Stakes Are Huge for Hundreds of Thousands and Their Communities after Today’s Supreme Court Argument
THE TORCH: CONTENTSBy Trudy Rebert
NOVEMBER 12, 2019
Departing the U.S. Supreme Court into a cold fall day, dozens of people whose lives are in the balance — plaintiffs, their mothers, and other Deferred Action for Childhood Arrivals (DACA) recipients — emerged from today’s oral argument with their arms linked and raised. There, at the top of the long bank of marble steps, they paused before a sea of young people below who were waving signs and cheering to welcome them out of the courthouse. Their departure from the courthouse today was a reminder of the organizing, courage, and fight for inclusion that led to the creation of DACA in 2012, as well as of what’s at stake before the nine justices inside the courthouse.
Formally, today’s argument addressed two legal questions: (1) whether courts can even review the government’s decision to terminate DACA, a policy that had been in place since 2012, and (2) whether the Trump administration engaged in reasoned decision-making when it decided to terminate DACA (in nonlawyer terms, whether the administration properly “showed its work” or, instead, ended DACA arbitrarily).
But in practical terms, the daily lives of close to 700,000 young people — teachers, parents, medical professionals, neighbors — and the health and welfare of the communities they call home are at stake. Individuals like our plaintiffs Eliana Fernández, a community organizer with Make the Road New York who lives on Long Island with her two U.S. citizen children, and Martín Batalla Vidal, who lives in Queens, New York, and is finishing his college degree while working as a certified nursing assistant caring for people with traumatic brain injuries. Eliana and Martín, along with the plaintiffs in the eight other lawsuits currently before the Court, challenged the administration’s termination of DACA in September 2017.
DACA, first announced in 2012, has allowed hundreds of thousands of young people who grew up and went to school in the U.S. — who are integral members of their many communities — to come forward, declare themselves to the government, and in return receive work authorization and a measure of protection from deportation. DACA is consistent with a long history of deferred action programs enacted by administrations of both parties dating back to the Eisenhower era.
The vast majority of Americans support DACA recipients and their place in our national community. A recent poll showed that 83 percent approve of allowing DACA recipients to become U.S. citizens, meaning that Americans agree more about DACA recipients than just about anything else. This was also evident in the huge outpouring of supporting briefs filed with the Court before today’s hearing, including support from national security experts, many large corporations, medical schools, the Catholic Church, law enforcement, and more. As Justice Stephen Breyer noted from the bench today, 66 medical associations, 210 educational institutions, 3 home builders, 109 municipalities and cities,129 religious organizations, 145 businesses — and more — identified countless different reliance interests in DACA.
The lawyers presented detailed legal arguments about reviewability and the Administrative Procedure Act today, but what it comes down to is quite simple: The Court is also being asked to decide what government accountability means in our democracy. Should the government be able to hide behind legal reasons for ending DACA to avoid having to face the political consequences of ending a popular policy — even if the legal reasons it relies on are unexplained and directly conflict with an existing legal opinion by the Office of Legal Counsel? As Justice Sotomayor noted, “[T]his is not about the law; this is about [the] choice to destroy lives.”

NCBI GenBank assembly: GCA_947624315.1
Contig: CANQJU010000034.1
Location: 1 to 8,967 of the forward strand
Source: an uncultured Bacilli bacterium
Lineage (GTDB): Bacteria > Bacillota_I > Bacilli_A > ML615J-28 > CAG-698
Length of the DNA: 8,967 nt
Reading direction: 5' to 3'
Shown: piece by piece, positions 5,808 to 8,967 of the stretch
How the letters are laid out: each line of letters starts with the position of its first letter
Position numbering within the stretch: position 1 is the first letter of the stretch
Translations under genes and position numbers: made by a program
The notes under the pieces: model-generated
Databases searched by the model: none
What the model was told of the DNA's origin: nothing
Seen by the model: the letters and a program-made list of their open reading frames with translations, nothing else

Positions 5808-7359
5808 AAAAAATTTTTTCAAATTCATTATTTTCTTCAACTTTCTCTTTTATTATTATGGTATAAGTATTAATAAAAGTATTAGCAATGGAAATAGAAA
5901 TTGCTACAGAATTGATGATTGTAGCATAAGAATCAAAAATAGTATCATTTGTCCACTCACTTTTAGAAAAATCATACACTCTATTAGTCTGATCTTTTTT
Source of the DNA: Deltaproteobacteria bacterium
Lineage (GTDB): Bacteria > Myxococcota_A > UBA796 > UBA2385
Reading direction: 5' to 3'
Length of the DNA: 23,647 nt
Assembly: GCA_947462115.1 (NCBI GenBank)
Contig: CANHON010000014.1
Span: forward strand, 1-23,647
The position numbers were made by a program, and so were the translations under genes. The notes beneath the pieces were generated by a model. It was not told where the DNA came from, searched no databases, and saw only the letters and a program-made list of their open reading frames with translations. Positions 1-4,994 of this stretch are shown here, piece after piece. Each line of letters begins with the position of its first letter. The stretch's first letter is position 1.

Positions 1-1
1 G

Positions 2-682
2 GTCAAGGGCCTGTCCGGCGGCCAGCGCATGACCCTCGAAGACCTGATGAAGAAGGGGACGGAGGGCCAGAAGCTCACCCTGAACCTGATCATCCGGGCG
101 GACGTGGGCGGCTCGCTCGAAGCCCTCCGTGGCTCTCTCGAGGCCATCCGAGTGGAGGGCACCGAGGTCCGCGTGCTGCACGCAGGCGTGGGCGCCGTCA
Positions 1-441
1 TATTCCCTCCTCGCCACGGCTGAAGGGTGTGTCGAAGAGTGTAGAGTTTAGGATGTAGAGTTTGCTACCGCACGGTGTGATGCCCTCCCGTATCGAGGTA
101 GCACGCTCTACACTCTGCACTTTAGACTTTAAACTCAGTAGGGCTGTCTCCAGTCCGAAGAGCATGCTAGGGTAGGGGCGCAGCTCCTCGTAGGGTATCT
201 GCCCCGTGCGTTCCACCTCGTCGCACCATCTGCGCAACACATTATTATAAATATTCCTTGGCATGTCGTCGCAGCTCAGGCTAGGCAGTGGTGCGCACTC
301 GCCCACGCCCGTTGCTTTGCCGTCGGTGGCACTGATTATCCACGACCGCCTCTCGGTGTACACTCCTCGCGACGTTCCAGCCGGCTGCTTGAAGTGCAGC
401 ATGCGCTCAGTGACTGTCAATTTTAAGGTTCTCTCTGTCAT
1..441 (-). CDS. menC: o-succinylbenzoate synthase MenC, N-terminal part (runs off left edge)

Prior to the Trump administration’s termination of DACA, the president assured the public that DACA recipients would be treated with “great heart,” yet after receiving a letter from the attorney general on September 4, 2017, the then–acting secretary of the U.S. Department of Homeland Security (DHS) abruptly ended the program, writing that she had no choice but to end DACA because it is unlawful.
But through documents obtained as a result of Freedom of Information Act (FOIA) litigation that the National Immigration Law Center filed on behalf of Make the Road New York and Make the Road Connecticut, we know that the decision to terminate DACA was actually made at a meeting in the White House on August 24, 2017. There the administration hatched a plan to have the U.S. Department of Justice send DHS a letter “outlining the legal reasons that the DACA program is unlawful,” for DHS to draft a memorandum to terminate DACA, and for the administration to develop a list of legislative items that the president would trade to protect DACA recipients. Even Newt Gingrich warned that such a strategy risked sending a signal that the administration was dehumanizing DACA recipients as a “bargaining chip.” The Trump administration also reportedly considered terminating DACA by having the president issue an executive order, but abandoned that path.
DACA recipients around the country hope that the Supreme Court will see through the administration’s unreasoned decision-making and attempts to shirk responsibility for an unpopular political decision. Their lives and families depend on it. We have strong arguments that court after court have agreed with, U.S. district courts from California to New York to Maryland to DC. But whatever happens when the Court issues its opinion sometime between January and June, we will continue fighting alongside immigrant youth as they courageously lead the immigrant justice movement, fighting for inclusion and recognition and for the future of our country.
Trudy Rebert is a NILC staff attorney.